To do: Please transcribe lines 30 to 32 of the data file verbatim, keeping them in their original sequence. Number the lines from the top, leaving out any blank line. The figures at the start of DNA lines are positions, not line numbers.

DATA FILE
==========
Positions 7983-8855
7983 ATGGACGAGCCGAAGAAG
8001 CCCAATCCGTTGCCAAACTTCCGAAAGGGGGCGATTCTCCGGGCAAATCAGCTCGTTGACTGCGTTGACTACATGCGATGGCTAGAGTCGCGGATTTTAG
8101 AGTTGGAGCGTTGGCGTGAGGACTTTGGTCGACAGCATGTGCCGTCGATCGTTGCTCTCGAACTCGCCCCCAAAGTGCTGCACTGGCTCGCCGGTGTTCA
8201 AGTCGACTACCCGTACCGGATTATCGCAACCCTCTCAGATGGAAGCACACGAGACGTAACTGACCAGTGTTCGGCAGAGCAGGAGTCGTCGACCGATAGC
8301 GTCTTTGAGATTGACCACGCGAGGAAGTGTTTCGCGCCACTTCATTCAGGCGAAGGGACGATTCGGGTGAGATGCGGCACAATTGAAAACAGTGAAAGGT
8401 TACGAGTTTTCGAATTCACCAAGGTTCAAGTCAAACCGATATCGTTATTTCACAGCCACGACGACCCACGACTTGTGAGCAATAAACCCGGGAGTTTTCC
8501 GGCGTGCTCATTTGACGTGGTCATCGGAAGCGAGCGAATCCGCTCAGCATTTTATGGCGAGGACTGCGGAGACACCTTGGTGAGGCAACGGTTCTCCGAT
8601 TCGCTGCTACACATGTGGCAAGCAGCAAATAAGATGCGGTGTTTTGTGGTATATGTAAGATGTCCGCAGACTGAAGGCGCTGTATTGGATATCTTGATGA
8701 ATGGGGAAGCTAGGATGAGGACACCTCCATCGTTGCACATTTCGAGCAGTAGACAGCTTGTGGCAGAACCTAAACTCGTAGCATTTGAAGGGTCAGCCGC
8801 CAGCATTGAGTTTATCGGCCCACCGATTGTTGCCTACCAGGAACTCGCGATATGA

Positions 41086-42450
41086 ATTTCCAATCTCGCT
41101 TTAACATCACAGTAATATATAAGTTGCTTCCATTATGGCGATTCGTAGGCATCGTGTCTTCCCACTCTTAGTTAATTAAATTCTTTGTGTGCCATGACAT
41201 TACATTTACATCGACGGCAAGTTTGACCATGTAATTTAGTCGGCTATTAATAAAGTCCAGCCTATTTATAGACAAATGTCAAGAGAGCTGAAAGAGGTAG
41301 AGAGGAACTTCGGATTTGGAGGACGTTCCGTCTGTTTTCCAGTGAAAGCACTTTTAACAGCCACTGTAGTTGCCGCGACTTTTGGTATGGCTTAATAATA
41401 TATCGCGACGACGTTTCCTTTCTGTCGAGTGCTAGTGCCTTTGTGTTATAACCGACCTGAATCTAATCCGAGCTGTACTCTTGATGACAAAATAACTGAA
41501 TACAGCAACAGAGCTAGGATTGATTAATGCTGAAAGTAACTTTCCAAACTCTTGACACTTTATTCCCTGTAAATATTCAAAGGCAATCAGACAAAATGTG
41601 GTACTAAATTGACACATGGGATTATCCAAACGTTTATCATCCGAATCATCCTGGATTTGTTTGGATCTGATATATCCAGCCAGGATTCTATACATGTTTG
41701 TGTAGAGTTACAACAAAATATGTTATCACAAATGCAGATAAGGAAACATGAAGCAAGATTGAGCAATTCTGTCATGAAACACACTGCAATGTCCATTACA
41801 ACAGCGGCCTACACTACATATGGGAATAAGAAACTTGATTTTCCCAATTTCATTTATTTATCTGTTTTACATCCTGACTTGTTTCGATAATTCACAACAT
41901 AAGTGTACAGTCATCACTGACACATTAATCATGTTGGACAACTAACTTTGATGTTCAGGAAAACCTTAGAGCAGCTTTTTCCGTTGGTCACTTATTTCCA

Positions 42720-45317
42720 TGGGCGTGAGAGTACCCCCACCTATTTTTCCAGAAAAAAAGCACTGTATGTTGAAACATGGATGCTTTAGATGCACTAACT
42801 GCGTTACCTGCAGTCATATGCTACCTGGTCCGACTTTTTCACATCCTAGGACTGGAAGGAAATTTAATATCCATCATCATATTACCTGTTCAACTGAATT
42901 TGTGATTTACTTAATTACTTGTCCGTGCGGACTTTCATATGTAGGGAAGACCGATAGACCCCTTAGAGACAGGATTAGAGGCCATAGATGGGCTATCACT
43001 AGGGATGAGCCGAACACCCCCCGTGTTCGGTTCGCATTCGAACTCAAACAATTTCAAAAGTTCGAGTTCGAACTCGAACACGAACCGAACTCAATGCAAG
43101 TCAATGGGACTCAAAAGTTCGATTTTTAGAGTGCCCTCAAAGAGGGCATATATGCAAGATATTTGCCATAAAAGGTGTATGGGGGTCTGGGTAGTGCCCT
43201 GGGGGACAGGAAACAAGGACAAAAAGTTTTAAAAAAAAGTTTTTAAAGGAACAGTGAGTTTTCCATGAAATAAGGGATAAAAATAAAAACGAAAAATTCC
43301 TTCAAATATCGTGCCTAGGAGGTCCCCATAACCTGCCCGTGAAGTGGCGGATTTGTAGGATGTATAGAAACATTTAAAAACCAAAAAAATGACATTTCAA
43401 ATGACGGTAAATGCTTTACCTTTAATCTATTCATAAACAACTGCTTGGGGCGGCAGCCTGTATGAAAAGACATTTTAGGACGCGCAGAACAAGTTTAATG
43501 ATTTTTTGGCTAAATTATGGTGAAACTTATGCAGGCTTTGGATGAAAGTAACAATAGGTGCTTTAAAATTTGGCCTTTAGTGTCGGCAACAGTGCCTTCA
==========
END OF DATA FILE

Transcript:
43301 TTCAAATATCGTGCCTAGGAGGTCCCCATAACCTGCCCGTGAAGTGGCGGATTTGTAGGATGTATAGAAACATTTAAAAACCAAAAAAATGACATTTCAA
43401 ATGACGGTAAATGCTTTACCTTTAATCTATTCATAAACAACTGCTTGGGGCGGCAGCCTGTATGAAAAGACATTTTAGGACGCGCAGAACAAGTTTAATG
43501 ATTTTTTGGCTAAATTATGGTGAAACTTATGCAGGCTTTGGATGAAAGTAACAATAGGTGCTTTAAAATTTGGCCTTTAGTGTCGGCAACAGTGCCTTCA